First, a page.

Can't wait to see how the 20 liter Carter parachute float fights against a Doggie 30kg or bigger and not stoned..... :p :p

The last small under 10kg Doggie seems to swim backwards being dragged to the surface by the Carter float....it was so funny, almost unfair.
I will take and post a picture of Ice Pick tonight when I get home. I think you have it figured out correctly. With the riffe slide ring the cable has to make two 90 bends to thread through the eye from the slip tip and then back to the shaft. It would probably be better with the Alexander slide ring, but so far it seems accurate, plus the kinks in the cable seem to lock the slip tip in place. I wish I had the testing facilities to check the accuracy. I took a 15’ shot on a 17” snapper (small target) and nailed it.

I’m glad to hear your carter parachute float system is working good. You must feel less stressed to know you have a good back up to save your gun, if you spear something big again. I have been a little frustrated with mine in trying to get a line to pull the CO2 lever and then break. Problem with freediving in deep water is you don’t get a lot of chances to get it right and keep your gun. Once, after getting my shaft stuck in the rig, I had to set the gun on top of a support and surface. Luckily it stayed. I have gone to 20lbs mono line for the lever actuation, but I’m still not totally satisfied.

I am doing a combination of surface float with a breakaway for off the rig and deep diving, and carter inflatable for in the rig. When diving deep, it’s really nice to break totally away and swim straight to the surface with no drag or distraction. But for chasing fish around rig supports in shallower water, nothing beats the freedom of no float line.

A few weeks ago, I was diving with a float line with my partner in front of a rig. The current was taking are floats and lines into the rig. Between entanglements with rig and each other, it was a nightmare. My snorkel was broken in the process. I went back to the boat and put the carter float on. Then I speared the state record horse eye jack, 20lbs and 36 inches. Not a huge fish, but hey its still a state record and they taste pretty good to.

I watch the Jack inside of the rig swim in a weaving pattern around five vertical supports at about 30’. I planned my dive to start the moment he went out of sight on the backside of the support. I swam down as fast as I could but I didn’t quite make it in position when he came around and saw me. He turned and swam on the other side of the 5 vertical supports as I chased him on my side of the supports. We came to first opening and I was still behind him so we both kept going. Second opening same thing. Third opening I was there when he was and made the shot. Something I could have never done with a float line.

Good job on the Doggies.

P.S. After trying both coated and non-coating riffe 500lb cable, I like the non-coated better. Its smaller, more flexible and you can clean all the crude out of it by soaking it in vinegar. I don’t notice it scratching the gun either.
Iya, et. al, Try this:

Instead of or after you lop off the excess cable, take a couple very small rubber bands, like the kind you or the kids wear when they have braces on the teeth, and use them to hold not only the cable to the shaft, but also loop one around one of the flares of the tip and under the socket... No more wobbles and the wire, which sometimes needs to be long to allow for separation and letting the fish fight against the cable gets to stay nice and snug next to shaft.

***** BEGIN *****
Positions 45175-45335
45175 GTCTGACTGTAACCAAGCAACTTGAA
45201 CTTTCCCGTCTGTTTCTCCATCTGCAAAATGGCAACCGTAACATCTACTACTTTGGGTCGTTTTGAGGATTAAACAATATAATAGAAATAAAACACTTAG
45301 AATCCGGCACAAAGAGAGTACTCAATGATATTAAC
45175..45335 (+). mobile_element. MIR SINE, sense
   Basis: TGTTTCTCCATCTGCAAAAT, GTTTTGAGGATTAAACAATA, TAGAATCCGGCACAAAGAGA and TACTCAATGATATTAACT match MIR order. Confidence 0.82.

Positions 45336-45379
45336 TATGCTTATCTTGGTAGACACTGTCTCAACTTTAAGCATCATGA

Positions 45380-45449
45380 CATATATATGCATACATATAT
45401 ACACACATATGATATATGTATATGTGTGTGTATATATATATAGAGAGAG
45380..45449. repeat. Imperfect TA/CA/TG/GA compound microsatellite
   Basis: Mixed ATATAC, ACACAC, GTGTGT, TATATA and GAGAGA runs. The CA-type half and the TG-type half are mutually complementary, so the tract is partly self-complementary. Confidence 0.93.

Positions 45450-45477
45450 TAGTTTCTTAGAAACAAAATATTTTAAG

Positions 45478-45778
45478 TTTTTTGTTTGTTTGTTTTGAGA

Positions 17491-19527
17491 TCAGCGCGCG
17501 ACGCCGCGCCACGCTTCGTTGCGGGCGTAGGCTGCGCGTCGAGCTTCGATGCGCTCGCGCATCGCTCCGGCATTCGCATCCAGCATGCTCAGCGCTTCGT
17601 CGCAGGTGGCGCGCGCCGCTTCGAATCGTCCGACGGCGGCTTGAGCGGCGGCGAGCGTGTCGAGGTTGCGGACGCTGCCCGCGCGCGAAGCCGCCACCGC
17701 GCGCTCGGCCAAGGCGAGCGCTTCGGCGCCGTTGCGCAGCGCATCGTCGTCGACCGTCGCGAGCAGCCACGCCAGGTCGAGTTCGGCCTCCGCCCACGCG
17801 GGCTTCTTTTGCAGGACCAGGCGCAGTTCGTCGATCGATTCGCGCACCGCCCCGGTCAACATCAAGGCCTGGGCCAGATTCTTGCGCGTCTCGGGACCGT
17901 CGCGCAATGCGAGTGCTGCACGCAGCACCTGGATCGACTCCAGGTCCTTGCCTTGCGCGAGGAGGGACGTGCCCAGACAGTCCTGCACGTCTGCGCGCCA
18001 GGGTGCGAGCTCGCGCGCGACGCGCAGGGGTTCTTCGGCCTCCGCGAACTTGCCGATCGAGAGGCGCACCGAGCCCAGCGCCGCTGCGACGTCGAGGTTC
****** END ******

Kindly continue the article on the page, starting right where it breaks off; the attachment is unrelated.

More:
You can cut 1/8” wide (or any width you want) bands from a piece of surgical tubing too, for holding cable loops against the shaft and keeping the ice pick tight. Loops will definitely cause some side drag, but the further down the shaft from the tip, the less steer effect you should get. I did this before I went to the cable end stop setup. After shooting, sometimes I would find the bands on my shaft line. I guess entering the fish would push them all the way down the shaft.
Thanks Uncle Sven and Don,

Indeed it is nice to have the Ice Pick cable a bit long for those extra thick fishes. I heard the Alexander tips is good with rubber bands/tubing too for securing it. Good idea.

The key to my Carter float auto deploy has been the D ring that Mr Carter made for me in order to create a 90 degrees pull in relation to the C02 lever activator. I can imagine one using a float line in the rigs and getting is criss crossed when there are more than 1 diver.

I could rig my carter parachute float for breakaway if I use the hole in the gun's butt instead of attaching to the reel but I probably need to pull hard on that small breakaway bungie till the float confirmed inflation.

I tried 200 feet float line and a Riffe Torpedo float but in anything but zero current, I can't make it past 100 feet without getting drag backwards...........:confused: Then when I dove with total of three divers.............saphegetti.....:head .

The Carter float rigged as I do now is so far the best in freedom I can so for scuba. However, sometime the two C02 cartridges bang on each other and make some noise....:eek:

With 4 legs of the rigs and at least 1 middle platform, there are a lot of obstacle for you using a surface float or C02 powered float, that is tough enviroment.
I didn’t notice the D-ring on your pictures. I’m sure it was there, I just over looked it. Can you post a picture of it again? That thread is too old now and is no longer in the forum. I'm interested in anything to make activation more reliable

Actually the use in the rig of the carter float for me is more for getting my shaft stuck than pulling up a big fish. Knock on wood, but I have never had to use it yet for pulling up a fish in the rig. The fish I see inside of the rig are snapper, sheephead, a few horse eye jacks, and barracuda. I have never had any problem yanking up any of those from 40 feet or less, but I have gotten my shaft stuck twice. The bigger fish are usually on the outside of rig.

Another potential problem with an inflatable float is that if it surfaces and then gets pulled under, the water pressure could reduce it floatation. But that were your parachute shape helps. Good design!
Here’s my cable end stop setup. The slide cable has a few kinks in it, but I believe it lays flat against the shaft when fired.


  • ice pick slide stop.jpg
    ice pick slide stop.jpg
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Thanks Fuzz,
That’s it. I didn’t realize you could go back beyond the last 23 threads.